Thanks, Blackie.


Copyright © 2016 Paula Bosse. All Rights Reserved.

Spider-Man: Christmas in Dallas! (1983)


by Paula Bosse

Remember when news photographer Peter Parker was covering a charity ball in Dallas? You  know, the one attended exclusively by millionaires from around the country who were raising money for orphans?

xmas_spider-man_intro(click for larger image) via Sense of Right Alliance blog

And then the Kingpin showed up dressed as Santa Claus and held the wealthy crowd for ransom, but Peter Parker managed to slip away and — whoa! — hey, Spider-Man appeared, and he and the Kingpin duked it out for awhile until an inventor of an anti-gravity device stepped in to aid the Webbed Wonder, and together they sent the Kingpin packing as he floated away, presumably into outer space. And, with Evil thwarted, Peter Parker was able to fly back home to spend Christmas morning with his beloved Aunt May. I’m sure you remember that! It was in all the (evening) papers.

This exciting adventure was told in a special give-away supplement included in a 1983 edition of The Dallas Times Herald. In the panels I’ve seen, there isn’t anything overtly Dallas-y, but that’s probably because the comic book aficionados who have scanned various pages are more interested in Spider-Man than in Dallas.

There are local ads, though. Like this one for Morgan Boots. (Is it too much to ask for them to have slipped a couple of special custom-designed sticky-soled boots onto Spider-Man’s Spidey-feet? Come on, Stan Lee!)

xmas_spider-man_morgan-boots-_1983(click for larger image)


Sources & Notes

“Spider-Man: Christmas in Dallas!” (by Jim Salicrup, Alan Kupperburg, and Mike Esposito) was issued as an advertising supplement by The Dallas Times Herald in 1983. I haven’t found a scan of the full mini-comic book online, but several panels are here and here and here (the first two of these linked blogs have scans of several of the local ads).

 Quite honestly, this looks like it could have been prepared for Anytown, USA (“Spider-Man: Christmas in [insert your city’s name here]”). I much preferred Captain Marvel’s visit to Dallas in the ’40s when there were Dallas-specific things EVERYWHERE: see my previous post “Captain Marvel Fights the Mole Men in Dallas — 1944” here.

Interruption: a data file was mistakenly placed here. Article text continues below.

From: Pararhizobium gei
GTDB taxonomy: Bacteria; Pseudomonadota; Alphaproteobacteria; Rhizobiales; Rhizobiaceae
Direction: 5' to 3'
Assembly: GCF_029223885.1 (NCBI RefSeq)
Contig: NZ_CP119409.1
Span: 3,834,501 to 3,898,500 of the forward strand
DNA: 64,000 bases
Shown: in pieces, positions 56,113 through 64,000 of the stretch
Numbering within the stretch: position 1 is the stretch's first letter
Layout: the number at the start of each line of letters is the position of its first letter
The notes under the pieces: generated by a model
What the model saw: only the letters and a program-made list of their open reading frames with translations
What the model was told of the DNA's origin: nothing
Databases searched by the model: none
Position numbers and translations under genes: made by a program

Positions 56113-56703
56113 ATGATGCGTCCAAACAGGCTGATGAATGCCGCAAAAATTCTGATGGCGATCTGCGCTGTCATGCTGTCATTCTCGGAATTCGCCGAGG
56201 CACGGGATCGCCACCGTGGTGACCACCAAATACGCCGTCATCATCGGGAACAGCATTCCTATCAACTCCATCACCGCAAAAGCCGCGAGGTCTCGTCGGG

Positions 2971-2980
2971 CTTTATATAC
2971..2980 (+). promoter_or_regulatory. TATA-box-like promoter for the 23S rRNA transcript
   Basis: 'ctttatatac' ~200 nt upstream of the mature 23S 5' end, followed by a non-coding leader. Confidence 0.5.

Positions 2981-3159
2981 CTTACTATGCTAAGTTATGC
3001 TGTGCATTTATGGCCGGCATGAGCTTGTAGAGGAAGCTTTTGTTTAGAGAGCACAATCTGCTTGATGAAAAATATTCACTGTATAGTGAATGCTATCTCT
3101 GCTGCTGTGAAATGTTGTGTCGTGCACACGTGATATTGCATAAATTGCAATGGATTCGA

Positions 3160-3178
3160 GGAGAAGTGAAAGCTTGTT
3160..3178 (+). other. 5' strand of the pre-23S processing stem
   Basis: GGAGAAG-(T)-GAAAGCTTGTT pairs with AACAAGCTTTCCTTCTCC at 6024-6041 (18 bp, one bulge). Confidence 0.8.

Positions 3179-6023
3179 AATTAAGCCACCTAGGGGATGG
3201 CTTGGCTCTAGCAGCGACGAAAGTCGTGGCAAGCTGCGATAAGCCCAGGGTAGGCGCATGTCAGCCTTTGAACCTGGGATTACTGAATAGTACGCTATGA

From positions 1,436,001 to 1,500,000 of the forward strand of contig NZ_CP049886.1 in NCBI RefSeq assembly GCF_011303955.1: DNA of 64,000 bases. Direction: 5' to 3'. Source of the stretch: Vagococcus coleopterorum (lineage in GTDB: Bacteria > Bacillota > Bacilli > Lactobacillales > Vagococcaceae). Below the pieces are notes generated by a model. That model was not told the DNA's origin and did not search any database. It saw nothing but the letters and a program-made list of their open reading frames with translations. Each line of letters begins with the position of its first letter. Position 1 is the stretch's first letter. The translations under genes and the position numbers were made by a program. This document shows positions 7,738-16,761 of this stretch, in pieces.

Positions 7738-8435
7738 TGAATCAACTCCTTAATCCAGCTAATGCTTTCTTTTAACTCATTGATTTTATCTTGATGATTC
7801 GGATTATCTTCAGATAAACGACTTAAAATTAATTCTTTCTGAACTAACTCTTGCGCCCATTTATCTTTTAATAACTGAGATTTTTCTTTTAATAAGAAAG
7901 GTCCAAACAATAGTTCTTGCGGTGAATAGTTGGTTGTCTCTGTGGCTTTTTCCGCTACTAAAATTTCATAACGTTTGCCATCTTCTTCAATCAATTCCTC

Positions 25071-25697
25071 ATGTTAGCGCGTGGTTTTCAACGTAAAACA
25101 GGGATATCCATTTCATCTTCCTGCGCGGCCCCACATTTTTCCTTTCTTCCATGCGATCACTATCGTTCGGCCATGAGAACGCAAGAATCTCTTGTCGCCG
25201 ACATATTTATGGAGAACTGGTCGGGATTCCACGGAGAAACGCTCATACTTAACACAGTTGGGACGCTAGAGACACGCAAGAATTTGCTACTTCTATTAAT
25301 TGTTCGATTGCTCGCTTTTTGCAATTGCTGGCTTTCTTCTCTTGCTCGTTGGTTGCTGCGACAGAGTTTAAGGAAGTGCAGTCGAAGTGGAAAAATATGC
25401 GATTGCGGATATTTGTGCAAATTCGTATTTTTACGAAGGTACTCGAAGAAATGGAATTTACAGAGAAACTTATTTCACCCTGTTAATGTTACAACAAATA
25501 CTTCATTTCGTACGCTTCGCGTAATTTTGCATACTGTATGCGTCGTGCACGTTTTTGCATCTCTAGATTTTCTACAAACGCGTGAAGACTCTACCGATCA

Incidentally, tons of these are available on eBay right now — averaging about $5.00 each. Need one?



Copyright © 2015 Paula Bosse. All Rights Reserved.


The “Dallas” Theme Song You’ve Never Heard — En Français

paris-texas_eiffel-towerNo, not Paris, TEXAS…. (via anatravels.org)

by Paula Bosse

You know that theme music for the TV show Dallas? Actually, that should just be a statement of fact: you KNOW that theme music for the TV show Dallas. We all do. But you know what you DON’T know? You don’t know what the French did to “improve” the J.R.-watching experience. For reasons which I don’t exactly understand, they had someone (Jean Renard) write a theme song for the show. A song. Une chanson. With lyrics. To all-new music. Sounds crazy and unnecessary, but it was a big hit on the French pop charts. And it’s so gloriously awful and fabulously weird that it must be shared. This is not a joke. This is the actual music that accompanied Dallas when it was shown on French television.

I give you a rough approximation of the lyrics (the French lyrics are here).

Dallas, your ruthless world,
Dallas, where might is right,
Dallas, and under your relentless sun,
Dallas, only death is feared.